The Telegraph
Since 1st March, 1999
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Zee starts chuckling

Calcutta, Nov. 29: Zee is sporting a smile and ESPN STAR Sports is uneasy. As for the rest of the sports broadcasters, they are waiting to see how things turn out.

That Sharad Pawar would end Jagmohan Dalmiya’s reign was expected, but no one is sure what the new cricket board chief’s first move on telecast rights would be.

What is certain, however, is that Zee Television, locked in a legal battle with the sport’s apex body in the country, is back in the reckoning.

Delhi High Court is hearing the petition Zee filed to cancel the bidding process for rights. Zee had moved court after it was deemed ineligible to participate by the BCCI.

“At least it will be a level playing field now,” said Himanshu Mody, head of Zee Sports. But it’s “too early to say”, he added, whether the company will continue with litigation.

“Of course, the new board will try to give it to Zee now,” said a BCCI vice-president of the Dalmiya camp, on his way back to Mumbai. “But there is bound to be a lot of legal hassles if they think of scrapping the tender and starting afresh.”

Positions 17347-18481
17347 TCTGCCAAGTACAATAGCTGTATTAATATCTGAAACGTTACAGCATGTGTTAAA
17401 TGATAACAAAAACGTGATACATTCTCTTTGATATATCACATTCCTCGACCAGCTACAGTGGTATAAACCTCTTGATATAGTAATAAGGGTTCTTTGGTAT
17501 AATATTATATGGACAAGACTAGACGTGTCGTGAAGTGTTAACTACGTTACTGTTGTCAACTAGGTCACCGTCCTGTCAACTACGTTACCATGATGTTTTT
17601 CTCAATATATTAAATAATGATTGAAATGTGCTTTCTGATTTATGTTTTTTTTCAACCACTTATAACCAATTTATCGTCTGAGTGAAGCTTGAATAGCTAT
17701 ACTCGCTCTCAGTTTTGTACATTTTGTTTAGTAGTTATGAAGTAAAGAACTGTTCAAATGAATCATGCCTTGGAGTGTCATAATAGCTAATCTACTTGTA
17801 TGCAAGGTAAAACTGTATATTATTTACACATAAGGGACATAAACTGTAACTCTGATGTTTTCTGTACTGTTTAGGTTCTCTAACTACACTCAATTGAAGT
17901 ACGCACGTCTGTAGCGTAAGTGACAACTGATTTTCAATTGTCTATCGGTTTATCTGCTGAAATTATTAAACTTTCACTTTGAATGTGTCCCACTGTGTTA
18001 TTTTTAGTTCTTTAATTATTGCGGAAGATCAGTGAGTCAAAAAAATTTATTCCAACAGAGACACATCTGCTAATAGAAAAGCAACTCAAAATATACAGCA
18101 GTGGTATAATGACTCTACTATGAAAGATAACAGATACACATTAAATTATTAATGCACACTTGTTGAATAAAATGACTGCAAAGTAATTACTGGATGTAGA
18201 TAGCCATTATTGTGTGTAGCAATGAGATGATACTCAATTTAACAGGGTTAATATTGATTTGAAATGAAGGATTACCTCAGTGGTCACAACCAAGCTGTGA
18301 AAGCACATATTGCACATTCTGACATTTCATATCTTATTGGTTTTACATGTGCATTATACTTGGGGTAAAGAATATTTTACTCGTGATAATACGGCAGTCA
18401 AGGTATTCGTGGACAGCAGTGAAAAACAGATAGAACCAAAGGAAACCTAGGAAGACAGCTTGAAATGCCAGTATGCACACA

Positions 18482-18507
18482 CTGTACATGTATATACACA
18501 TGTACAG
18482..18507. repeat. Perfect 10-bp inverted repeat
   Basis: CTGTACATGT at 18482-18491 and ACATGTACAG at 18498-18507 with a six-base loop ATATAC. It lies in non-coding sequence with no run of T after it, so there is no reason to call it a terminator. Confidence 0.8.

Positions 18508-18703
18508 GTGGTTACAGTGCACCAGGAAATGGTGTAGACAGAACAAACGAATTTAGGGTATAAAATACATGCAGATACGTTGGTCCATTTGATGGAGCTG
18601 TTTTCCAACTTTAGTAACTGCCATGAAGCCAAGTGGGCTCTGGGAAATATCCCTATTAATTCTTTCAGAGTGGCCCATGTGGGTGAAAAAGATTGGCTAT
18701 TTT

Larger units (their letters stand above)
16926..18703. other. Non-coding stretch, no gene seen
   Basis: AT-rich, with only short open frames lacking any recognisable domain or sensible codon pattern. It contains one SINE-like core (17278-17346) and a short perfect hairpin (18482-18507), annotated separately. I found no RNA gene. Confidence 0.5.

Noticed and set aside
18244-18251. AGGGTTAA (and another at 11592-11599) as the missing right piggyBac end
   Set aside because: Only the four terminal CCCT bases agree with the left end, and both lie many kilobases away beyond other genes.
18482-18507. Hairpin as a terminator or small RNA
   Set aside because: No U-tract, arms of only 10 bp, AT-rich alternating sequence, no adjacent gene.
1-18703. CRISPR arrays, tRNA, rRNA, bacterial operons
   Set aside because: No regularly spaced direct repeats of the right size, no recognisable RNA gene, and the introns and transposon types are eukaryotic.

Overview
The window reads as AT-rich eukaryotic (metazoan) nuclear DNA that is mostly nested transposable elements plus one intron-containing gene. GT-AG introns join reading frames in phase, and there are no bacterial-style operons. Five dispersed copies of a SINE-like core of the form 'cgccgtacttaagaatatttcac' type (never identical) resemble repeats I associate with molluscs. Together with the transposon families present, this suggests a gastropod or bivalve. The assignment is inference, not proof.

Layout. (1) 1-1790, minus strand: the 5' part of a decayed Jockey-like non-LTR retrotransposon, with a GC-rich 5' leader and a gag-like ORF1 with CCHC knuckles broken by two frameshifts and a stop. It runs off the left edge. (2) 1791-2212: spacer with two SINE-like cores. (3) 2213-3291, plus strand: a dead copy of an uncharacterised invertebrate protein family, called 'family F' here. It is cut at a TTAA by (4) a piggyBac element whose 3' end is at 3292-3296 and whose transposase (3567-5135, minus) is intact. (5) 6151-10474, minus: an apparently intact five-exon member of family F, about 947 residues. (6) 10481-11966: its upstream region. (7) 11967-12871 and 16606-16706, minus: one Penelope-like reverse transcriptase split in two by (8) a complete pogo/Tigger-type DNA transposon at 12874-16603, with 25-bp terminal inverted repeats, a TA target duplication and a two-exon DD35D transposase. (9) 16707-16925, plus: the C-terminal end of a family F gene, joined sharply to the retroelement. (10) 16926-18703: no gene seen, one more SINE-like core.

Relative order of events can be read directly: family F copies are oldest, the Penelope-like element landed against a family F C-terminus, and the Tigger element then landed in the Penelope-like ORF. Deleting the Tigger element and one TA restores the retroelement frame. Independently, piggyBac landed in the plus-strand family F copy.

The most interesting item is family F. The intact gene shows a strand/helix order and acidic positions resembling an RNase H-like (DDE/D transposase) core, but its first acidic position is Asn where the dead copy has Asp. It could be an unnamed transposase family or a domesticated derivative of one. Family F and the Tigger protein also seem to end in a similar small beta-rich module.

A lot is at stake for both Zee and ESPN STAR Sports. Cricket is crucial for the survival of both the recently-launched sports channel and the international sports major with a 10-year presence in India.

Zee had recently shifted focus to football by acquiring rights to the All India Football Federation matches for the next 10 years while ESPN STAR Sports has cricket featuring India in other countries such as England.

But nothing much changes for Ten Sports, Sony or public broadcaster Doordarshan, the other interested parties in the telecast battle. Sources pointed out that in case Pawar and his team opt for a fresh start, they are likely to frame guidelines to also include global sports agencies such as TWI and Nimbus.

A cause of concern for all broadcasters, however, is the government mandate for them to share the feed of all matches featuring India with Doordarshan. “Cable & satellite penetration has always been pushed by cricket. The compulsory share diktat will not only affect that growth but also lessen the value of the BCCI rights,” said a sports channel official.

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